The microculture(s) come together in small groups which are a part of a larger group, the Clown Dance Academy. All dance as an expression of their inner anger and channel it as an art form. I couldn’t help while watching and analyzing this film to reflect on my own upbringing. My single-parent family, all white socially accepted people, lived on welfare and lived in “the projects” among minorities until I was 10. My mother, single, then married my step dad, an upper-middle class alcoholic, hoping this would provide a “better life” for my siblings and I.
During one of Billy’s ballet lessons, his father Jackie is amongst the miner’s striking and in this scene, editing cuts are used in a montage between Billy struggling in ballet and Jackie fighting in the strike along-side the miners, the juxtaposition between the rowdy fight between the miners and the elegant dancing of the ballerina’s finds a commonality in the struggles Billy is finding in ballet and Jackie fighting in the strike; strongly representing the past interactions between Billy and Jackie before the growth of these characters begins; both feel they have nothing in common, even though similarities can be found in their struggles. The use of dialogue when Julie tells Billy to “lift his chest” subtly teaches Billy to embrace the change that’s
For an example, a businessman, a pretty women, choreographer and soldier. The film also talked about how the ball is always changing. One older drag queen talked about how they were into dressing like show girls during his time. The winners of the ball usually branch of to form their own house or unit to mentor other gay men and transsexuals. The term they used for these individuals was mother.
He replied to Mr Bingley saying that, unless he was further aquainted with his dance partner, he detests dancing. Darcy further stated that any other lady in the room, apart from Mr Bingley’s already engaged sisters, would be a punishment for him to dance with. (Chapter 3, page 13). (“I certainly shall not. You know how I detest it, unless I am particularly aquainted with my partner.
When we deny it, we grow cold and empty” The film Strictly Ballroom, which is directed by Baz Lurhmann, demonstrates many aspects of belonging and not belonging including alienation and rejection, which focuses on the two main characters Scott and Fran, and also the conflict of cultures, where two worlds come together and collide. Scott is an expert dancer who has been dancing since he was six. He is very sexy, and this is illustrated through his clothing and his soothing actions. Although Scott comes across as a confident and even comfortable person, he actually feels alienated and rejected when he is told by Barry Fife “You can dance your own steps, but it doesn’t mean you’ll win.” On the contrary, we have Fran. A beginner dancer, who dances with a girl and does not fit in.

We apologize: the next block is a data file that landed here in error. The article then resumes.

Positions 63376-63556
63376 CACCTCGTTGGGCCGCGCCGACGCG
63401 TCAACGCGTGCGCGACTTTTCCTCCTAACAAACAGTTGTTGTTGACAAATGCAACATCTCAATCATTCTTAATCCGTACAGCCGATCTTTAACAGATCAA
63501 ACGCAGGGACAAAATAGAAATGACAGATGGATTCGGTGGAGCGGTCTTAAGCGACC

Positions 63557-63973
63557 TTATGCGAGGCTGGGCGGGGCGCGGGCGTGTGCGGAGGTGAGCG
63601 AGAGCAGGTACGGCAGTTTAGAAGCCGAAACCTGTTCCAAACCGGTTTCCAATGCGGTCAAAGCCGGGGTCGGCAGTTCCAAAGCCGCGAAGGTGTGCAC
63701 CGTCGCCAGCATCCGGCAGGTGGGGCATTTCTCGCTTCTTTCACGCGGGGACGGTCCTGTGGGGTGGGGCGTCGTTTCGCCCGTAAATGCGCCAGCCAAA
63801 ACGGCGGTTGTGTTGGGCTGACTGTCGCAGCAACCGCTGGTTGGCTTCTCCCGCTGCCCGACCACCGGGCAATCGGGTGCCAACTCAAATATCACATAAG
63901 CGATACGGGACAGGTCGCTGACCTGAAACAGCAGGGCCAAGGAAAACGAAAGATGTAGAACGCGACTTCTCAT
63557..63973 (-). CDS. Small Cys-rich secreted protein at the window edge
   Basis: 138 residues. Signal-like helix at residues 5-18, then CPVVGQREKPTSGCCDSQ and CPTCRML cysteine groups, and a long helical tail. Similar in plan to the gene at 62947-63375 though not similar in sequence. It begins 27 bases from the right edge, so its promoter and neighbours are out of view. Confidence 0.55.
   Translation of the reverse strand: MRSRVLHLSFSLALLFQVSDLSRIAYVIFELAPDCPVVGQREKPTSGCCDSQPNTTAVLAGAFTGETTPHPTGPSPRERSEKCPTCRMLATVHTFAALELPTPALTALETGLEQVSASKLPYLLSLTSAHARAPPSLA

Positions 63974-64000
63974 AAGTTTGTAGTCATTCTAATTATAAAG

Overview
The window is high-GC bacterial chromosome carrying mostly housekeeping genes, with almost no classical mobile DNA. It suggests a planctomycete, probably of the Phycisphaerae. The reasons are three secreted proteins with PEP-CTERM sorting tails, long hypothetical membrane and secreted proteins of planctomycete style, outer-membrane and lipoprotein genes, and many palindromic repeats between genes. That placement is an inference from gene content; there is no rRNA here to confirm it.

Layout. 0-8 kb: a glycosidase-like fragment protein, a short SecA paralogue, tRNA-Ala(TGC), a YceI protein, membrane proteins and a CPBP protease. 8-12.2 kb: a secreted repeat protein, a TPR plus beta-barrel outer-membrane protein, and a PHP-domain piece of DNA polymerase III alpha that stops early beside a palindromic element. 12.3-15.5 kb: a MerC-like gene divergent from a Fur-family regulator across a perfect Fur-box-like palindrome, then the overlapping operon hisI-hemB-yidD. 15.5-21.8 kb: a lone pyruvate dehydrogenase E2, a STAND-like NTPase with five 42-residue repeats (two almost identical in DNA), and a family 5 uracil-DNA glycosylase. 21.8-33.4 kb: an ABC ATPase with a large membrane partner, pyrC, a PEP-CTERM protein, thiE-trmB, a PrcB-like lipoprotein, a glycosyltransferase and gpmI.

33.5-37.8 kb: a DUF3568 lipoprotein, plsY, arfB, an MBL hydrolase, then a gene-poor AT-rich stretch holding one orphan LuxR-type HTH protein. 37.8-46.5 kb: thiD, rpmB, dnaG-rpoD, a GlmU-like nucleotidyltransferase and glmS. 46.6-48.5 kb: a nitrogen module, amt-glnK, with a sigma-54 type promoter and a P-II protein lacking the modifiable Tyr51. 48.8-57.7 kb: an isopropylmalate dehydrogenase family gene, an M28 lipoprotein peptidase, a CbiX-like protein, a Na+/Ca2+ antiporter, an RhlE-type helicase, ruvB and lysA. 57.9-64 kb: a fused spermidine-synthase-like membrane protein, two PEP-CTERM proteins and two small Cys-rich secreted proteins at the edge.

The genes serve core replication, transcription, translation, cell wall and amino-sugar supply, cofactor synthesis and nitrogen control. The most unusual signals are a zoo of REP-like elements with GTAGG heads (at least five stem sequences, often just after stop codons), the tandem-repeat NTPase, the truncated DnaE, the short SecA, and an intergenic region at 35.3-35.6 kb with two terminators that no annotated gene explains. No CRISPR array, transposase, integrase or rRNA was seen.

Throughout the movie we see their struggle as they battle with no money. Billys passion for Ballet is something that causes a huge dilemma to the men in the family. Jackie believe 'ballet is for poofs' .. 'lads do football' and refuses to waste money on something that seemed to ridiculous. But Billy contests this by continuing to go to secret ballet lessons with his teacher mrs wilkinson, skipping his boxing lessons. For one reason, because it made him feel good.
He has a very high social status, other girls want to marry him. Darcy's prejudices about Lizzie's family are proven to be right. This is important for the rest of the film because when Darcy proposes to Lizzie for the first time he talks about their different social status and the behaviour of her family. It seems that Lizzie and Darcy have very diffrent situations and aren't meant to be together.The ball is also important because it shows the differences between Lizzie's and Darcy's personalities. At the ball Darcy asked Lizzie for the next dance.
There are two main stages in Mille’s character throughout the whole musical that fluctuate from the arrival of New York and the conclusion of the musical. Upon Millie’s arrival, she is fanatically driven, full of spunk, questions and excitement. Due to Millie’s gutsy personality and lack of entertainment in Kansas, she was drawn to something more than her typical, tired town. She was determined to live the life of the 1920’s flapper and fulfill her dreams of marrying a rich bachelor. The 1920s was when the Prohibition Law was passed, a law that proposed absolutely no bars or alcohol finding the substance to be immoral.
While Harrison is on T.V. he publically takes off his handicaps and asks a ballerina to dance with him. When he asks the ballerina to dance with him he makes her take off her handicaps, and proceeds to make the orchestra do the same. He hollers at the players and says “Play your best and I’ll make you barons and dukes and earls” (Vonnegut 43). The players play, and then the handicappers burst in.
Billy’s determination is clearly evident to the audience when he tries to make his way out “into the world” by escaping the pressures on his by not only his peers, but also his family members. His attraction to music and the piano is indicated in the scene where his is at this boxing lesson and he is watching the ballet girls dancing to the piano. Billy finds a connection with his mother as he sees the piano as that’s what his mother loved to do while she was still alive. This interaction suggests that when he lost his mother, he also lost the only family member who would have supported his musical and dancing interests. It is evident that Billy’s mother has a wider view